I never thought I would be coming out against free speech – and I’m not, exactly.

It’s more like an over-abundance of free speech at inappropriate times.

I am all for free speech. I usually say what I think, sometimes when I shouldn’t say anything at all. And I wish more people would say, publicly, what they think.

Paradoxically, the most difficult thing to get in a newspaper in a small town is honest opinion. People are shy, or more likely overly concerned about what their boss, friends, neighbors or family will think of them for it.

They may say a lot privately but not in a public, on-the-record setting.

But lately there has been an exception: governmental meetings.

People should be able, and encouraged, to make their feelings known to elected officials. But there is a time and a place.

This past week New Albany aldermen met to reach a final decision on next year’s budget. The meeting ran nearly three hours and much of what was said was relevant to the unfortunate and uncomfortable situation concerning the civic center.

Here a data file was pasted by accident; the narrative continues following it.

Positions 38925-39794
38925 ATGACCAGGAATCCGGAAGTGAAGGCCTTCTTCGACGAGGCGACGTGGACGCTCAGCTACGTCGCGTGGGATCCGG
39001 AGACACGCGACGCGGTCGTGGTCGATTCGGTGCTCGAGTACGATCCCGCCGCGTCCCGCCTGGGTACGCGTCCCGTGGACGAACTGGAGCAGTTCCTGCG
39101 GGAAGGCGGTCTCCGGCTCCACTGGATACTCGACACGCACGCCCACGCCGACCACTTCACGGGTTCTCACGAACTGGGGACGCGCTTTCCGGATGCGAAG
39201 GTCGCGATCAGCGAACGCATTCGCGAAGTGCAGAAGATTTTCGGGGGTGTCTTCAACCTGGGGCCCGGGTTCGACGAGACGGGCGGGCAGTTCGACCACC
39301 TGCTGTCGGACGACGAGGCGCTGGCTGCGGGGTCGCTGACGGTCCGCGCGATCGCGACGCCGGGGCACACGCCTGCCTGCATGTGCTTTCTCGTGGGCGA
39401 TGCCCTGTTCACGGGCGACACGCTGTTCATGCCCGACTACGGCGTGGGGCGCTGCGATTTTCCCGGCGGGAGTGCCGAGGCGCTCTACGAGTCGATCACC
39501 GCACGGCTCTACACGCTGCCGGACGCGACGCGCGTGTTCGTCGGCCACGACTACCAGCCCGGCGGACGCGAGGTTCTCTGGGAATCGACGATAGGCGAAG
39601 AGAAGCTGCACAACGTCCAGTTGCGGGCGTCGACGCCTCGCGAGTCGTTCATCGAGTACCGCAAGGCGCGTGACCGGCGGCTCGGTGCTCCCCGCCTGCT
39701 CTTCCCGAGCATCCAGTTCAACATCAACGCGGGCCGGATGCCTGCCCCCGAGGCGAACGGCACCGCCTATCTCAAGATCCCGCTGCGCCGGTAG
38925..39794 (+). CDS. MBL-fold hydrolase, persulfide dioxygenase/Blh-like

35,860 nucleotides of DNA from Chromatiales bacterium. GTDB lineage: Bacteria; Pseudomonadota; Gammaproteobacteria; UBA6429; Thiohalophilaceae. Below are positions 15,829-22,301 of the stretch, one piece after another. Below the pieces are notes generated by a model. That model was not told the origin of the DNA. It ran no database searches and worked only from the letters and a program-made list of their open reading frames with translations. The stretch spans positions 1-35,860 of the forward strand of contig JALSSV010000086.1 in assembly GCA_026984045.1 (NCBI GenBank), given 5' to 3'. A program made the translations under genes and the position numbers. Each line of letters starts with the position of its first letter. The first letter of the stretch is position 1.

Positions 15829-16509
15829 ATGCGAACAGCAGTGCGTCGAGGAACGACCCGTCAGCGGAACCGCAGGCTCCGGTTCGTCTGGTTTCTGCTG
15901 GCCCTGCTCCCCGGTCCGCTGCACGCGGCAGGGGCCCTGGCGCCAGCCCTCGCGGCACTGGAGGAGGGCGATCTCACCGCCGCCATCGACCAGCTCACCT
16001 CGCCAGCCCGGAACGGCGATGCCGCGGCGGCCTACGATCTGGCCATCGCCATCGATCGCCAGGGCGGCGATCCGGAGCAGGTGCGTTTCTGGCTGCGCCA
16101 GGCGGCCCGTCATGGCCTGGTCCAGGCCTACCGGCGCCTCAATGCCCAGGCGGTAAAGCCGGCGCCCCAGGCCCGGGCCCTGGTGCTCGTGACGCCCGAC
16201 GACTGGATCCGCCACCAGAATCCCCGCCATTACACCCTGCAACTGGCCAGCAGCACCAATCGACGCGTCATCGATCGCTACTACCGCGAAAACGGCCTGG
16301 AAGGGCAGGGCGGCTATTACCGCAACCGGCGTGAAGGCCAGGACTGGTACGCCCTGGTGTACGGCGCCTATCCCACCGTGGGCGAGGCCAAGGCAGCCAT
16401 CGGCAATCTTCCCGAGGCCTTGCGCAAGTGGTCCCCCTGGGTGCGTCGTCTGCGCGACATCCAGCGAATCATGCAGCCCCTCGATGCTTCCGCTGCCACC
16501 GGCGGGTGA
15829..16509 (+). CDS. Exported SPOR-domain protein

But much of what was said had nothing to do directly with the budget and the meeting had the air of a verbal free-for-all.

The Union County Board of Supervisors allows comments from the public and others present at their meetings, but this never really gets out of hand.

The New Albany School Board takes a more draconian approach: no one is allowed to speak up during a meeting unless that person is on the agenda and even trustees themselves appear reluctant to raise questions. People have effectively been exiled for flouting the rules.

As much as I hate to say it, aldermen need to institute a similar rule in order to keep order and deal with business in a business-like way.

Only those on the agenda should be allowed to speak and they should be given a reasonable time limit that is enforced.

Board members or the mayor can control follow-up questions or comments, or perhaps there can be a time of informal discussion following the formal meeting.

But the verbal wild west attitude is getting out of hand.

The public should be allowed to speak, but they should also show common sense as to when they speak up and whether it is appropriate to the situation.

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